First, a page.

MARTIN: So that is the law enforcement side of all of this. Let's switch over to the military, which is what you cover, Tom. What kind of preparations are the military making when it comes to security around the election?
BOWMAN: Well, Rachel, the National Guard is taking part in cybersecurity. The polls focus on hacking by foreign governments, as we saw recently with Russia and Iran. But the Guard is not planning on getting involved in physical security at the polls, leaving that up to civilian poll workers and, as Martin pointed out, the police if necessary. Now, a number of states expect to use their Guard as poll workers, dressed in civilian clothes, and they would fill in for those polling places that lack workers - mostly, of course, because of the coronavirus.
So these Guard members - again, in civilian clothes - would set up tables, hand out ballots, just like any poll workers. Now, we're seeing planning for this already in Wisconsin, which is having a surge of positive virus cases, as well as Kentucky. Many poll workers tend to be older, more susceptible to the virus. So that's why the Guard will have to step up in some places around the country.
MARTIN: Tom, if we can just talk through some scenarios - if there is violence or even if there are just mass protests, can President Trump order the military to intervene?
BOWMAN: Well, there is a concern among national security officials that after the election, no matter who wins, there could be violence. As far as serious problems during the voting, a large protest or massive violence, is seen as unlikely. Now, if that happens, a governor could call out the Guard since the Guard comes under the control of each governor. Now, the president could also federalize the Guard, meaning he takes control from the governor. And that's very rare and happened a couple of times in the past, during the school integration episodes of the Eisenhower and Kennedy administrations to make sure Black children could get to school safely.
The president could also invoke the Insurrection Act, and that way he could send active duty troops in to control a situation. But Defense Secretary Mark Esper has said that's not a good idea and favors using the Guard for any such problem since, of course, Guard soldiers come from the community. Overall, Rachel, the military, again, would prefer to stay out of any political or security situation.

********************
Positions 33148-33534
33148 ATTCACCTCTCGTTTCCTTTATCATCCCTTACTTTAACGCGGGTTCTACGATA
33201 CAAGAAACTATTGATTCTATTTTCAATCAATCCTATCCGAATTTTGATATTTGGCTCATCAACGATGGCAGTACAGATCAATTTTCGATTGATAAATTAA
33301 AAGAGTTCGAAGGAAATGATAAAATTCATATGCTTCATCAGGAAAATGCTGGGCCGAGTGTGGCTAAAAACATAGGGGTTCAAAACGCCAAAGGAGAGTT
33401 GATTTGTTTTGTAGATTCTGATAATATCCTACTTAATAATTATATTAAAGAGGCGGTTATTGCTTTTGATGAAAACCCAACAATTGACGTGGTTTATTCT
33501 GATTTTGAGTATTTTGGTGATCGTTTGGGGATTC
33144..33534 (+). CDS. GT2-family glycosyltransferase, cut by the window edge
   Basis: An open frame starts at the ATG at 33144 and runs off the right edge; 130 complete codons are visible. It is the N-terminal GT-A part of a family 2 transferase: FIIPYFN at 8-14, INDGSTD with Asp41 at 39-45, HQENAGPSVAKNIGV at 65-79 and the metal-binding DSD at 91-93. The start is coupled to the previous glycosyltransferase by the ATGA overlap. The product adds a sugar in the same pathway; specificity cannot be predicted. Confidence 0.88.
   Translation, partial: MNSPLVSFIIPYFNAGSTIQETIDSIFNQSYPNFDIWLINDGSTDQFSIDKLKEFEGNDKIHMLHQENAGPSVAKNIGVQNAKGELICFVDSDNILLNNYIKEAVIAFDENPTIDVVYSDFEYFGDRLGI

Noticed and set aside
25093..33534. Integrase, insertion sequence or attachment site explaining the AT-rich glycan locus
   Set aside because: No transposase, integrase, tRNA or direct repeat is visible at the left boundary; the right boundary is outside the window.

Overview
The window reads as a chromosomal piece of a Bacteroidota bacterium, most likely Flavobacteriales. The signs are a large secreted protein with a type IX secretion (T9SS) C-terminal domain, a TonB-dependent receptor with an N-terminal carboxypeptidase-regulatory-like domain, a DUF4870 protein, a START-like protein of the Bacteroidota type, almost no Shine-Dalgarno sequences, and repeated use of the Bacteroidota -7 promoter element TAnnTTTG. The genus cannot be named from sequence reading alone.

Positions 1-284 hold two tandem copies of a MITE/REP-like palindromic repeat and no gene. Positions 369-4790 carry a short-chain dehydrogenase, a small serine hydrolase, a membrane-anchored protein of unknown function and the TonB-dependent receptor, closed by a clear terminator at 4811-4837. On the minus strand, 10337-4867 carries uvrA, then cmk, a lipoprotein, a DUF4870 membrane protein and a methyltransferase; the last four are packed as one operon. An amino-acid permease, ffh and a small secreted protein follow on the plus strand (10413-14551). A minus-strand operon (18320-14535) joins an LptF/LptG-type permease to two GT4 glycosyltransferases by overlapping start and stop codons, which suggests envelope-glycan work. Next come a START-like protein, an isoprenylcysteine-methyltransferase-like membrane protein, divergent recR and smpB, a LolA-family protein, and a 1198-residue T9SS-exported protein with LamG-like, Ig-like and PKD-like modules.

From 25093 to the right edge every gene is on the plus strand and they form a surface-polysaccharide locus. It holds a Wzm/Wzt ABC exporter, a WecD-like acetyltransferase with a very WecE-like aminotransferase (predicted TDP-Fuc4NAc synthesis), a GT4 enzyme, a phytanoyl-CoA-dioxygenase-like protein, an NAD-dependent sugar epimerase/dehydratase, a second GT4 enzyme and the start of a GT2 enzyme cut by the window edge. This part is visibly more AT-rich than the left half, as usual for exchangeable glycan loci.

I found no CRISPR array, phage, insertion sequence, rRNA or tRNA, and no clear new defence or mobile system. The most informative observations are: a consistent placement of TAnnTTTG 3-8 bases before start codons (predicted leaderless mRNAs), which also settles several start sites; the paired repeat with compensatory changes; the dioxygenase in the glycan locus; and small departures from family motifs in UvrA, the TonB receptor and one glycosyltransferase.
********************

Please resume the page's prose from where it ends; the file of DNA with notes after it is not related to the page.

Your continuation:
MARTIN: This election is exceptional for so many reasons. It is, as a result, worth considering a truly exceptional situation. What if President Trump doesn't accept a loss, as he has suggested in the past?
BOWMAN: No, that issue keeps coming up, mostly because the president said he's concerned about this being a fair election. So what will he say if he loses or if the election is contested? And what happens if he tells his supporters the election was a hoax? Should it come to that, there are procedures, and the military has no role through either the Constitution or by law. And the top military officer, General Mark Milley, talked about this in a recent interview with Steve Inskeep.
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MARK MILLEY: This isn't the first time that someone has suggested that there might be a contested election. And if there is, it'll be handled appropriately by the courts and by the U.S. Congress. There's no role for the U.S. military in determining the outcome of a U.S. election - zero. There is no role there.
BOWMAN: So, again, Rachel, the military sees no role during the vote or after. And they hope any unrest can be handled by the police.
MARTIN: NPR's Tom Bowman - he covers the Pentagon - and NPR's Martin Kaste, who covers law enforcement. Thanks to you both.
BOWMAN: You're welcome.
KASTE: You're welcome. Transcript provided by NPR, Copyright NPR.